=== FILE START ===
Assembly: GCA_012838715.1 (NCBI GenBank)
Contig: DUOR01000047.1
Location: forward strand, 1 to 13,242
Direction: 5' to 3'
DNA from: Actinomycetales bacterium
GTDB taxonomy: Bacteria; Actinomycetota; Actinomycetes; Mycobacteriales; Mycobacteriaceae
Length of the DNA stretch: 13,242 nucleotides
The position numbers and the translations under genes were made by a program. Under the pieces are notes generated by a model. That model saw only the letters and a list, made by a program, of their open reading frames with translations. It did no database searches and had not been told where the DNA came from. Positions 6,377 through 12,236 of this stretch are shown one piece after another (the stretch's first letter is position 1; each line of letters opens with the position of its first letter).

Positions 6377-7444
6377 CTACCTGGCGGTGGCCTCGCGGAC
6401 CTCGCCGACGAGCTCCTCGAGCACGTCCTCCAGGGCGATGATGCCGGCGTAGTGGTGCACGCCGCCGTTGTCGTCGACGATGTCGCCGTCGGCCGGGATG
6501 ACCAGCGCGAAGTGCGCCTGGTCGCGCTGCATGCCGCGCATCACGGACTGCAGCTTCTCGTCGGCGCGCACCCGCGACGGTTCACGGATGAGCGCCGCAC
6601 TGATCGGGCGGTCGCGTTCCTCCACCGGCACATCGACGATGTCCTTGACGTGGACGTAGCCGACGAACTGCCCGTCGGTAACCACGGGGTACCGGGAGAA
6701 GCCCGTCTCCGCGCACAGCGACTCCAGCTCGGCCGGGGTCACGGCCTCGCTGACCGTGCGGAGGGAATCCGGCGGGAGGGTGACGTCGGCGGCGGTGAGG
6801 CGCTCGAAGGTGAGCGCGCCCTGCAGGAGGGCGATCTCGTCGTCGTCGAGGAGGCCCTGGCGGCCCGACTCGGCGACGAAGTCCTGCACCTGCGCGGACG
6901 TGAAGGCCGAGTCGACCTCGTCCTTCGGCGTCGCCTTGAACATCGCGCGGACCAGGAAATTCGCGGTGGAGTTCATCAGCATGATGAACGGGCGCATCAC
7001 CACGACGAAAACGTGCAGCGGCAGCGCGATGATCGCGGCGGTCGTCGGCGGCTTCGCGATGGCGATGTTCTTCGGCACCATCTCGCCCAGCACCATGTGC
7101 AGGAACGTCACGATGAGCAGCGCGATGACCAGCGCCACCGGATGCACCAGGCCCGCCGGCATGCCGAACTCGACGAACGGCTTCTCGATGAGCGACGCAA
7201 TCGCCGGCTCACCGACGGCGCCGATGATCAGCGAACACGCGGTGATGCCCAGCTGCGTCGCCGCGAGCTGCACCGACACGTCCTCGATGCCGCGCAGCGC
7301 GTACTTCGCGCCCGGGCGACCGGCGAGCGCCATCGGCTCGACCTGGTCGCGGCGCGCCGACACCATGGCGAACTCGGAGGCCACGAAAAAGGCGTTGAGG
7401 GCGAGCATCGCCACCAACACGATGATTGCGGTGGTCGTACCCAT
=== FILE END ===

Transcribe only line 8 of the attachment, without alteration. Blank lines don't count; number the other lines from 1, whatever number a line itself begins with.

The position numbers and the translations under genes were made by a program. Under the pieces are notes generated by a model. That model saw only the letters and a list, made by a program, of their open reading frames with translations. It did no database searches and had not been told where the DNA came from. Positions 6,377 through 12,236 of this stretch are shown one piece after another (the stretch's first letter is position 1; each line of letters opens with the position of its first letter).